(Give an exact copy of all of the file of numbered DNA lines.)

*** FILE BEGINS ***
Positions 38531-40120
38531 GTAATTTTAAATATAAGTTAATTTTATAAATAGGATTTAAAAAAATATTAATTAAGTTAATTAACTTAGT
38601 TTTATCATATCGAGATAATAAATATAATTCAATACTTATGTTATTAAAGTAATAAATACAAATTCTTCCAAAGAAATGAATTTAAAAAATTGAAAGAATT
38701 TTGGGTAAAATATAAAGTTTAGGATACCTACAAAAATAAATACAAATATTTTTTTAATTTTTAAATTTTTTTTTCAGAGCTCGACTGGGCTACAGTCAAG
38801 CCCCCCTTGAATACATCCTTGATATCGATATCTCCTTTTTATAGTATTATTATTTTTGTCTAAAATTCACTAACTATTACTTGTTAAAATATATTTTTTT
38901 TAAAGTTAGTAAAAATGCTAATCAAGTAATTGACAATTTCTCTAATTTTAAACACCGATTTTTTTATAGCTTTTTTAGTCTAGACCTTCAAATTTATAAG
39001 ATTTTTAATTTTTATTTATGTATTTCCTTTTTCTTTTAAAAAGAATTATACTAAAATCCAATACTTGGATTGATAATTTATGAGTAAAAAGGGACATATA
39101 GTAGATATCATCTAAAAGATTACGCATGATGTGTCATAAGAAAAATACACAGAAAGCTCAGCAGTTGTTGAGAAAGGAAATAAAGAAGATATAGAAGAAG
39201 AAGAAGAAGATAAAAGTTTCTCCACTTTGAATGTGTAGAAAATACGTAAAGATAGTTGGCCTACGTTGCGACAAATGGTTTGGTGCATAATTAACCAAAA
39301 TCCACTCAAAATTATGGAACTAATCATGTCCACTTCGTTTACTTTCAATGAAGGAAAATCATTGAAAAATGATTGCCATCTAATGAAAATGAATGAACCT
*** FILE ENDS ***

Positions 38531-40120
38531 GTAATTTTAAATATAAGTTAATTTTATAAATAGGATTTAAAAAAATATTAATTAAGTTAATTAACTTAGT
38601 TTTATCATATCGAGATAATAAATATAATTCAATACTTATGTTATTAAAGTAATAAATACAAATTCTTCCAAAGAAATGAATTTAAAAAATTGAAAGAATT
38701 TTGGGTAAAATATAAAGTTTAGGATACCTACAAAAATAAATACAAATATTTTTTTAATTTTTAAATTTTTTTTTCAGAGCTCGACTGGGCTACAGTCAAG
38801 CCCCCCTTGAATACATCCTTGATATCGATATCTCCTTTTTATAGTATTATTATTTTTGTCTAAAATTCACTAACTATTACTTGTTAAAATATATTTTTTT
38901 TAAAGTTAGTAAAAATGCTAATCAAGTAATTGACAATTTCTCTAATTTTAAACACCGATTTTTTTATAGCTTTTTTAGTCTAGACCTTCAAATTTATAAG
39001 ATTTTTAATTTTTATTTATGTATTTCCTTTTTCTTTTAAAAAGAATTATACTAAAATCCAATACTTGGATTGATAATTTATGAGTAAAAAGGGACATATA
39101 GTAGATATCATCTAAAAGATTACGCATGATGTGTCATAAGAAAAATACACAGAAAGCTCAGCAGTTGTTGAGAAAGGAAATAAAGAAGATATAGAAGAAG
39201 AAGAAGAAGATAAAAGTTTCTCCACTTTGAATGTGTAGAAAATACGTAAAGATAGTTGGCCTACGTTGCGACAAATGGTTTGGTGCATAATTAACCAAAA
39301 TCCACTCAAAATTATGGAACTAATCATGTCCACTTCGTTTACTTTCAATGAAGGAAAATCATTGAAAAATGATTGCCATCTAATGAAAATGAATGAACCT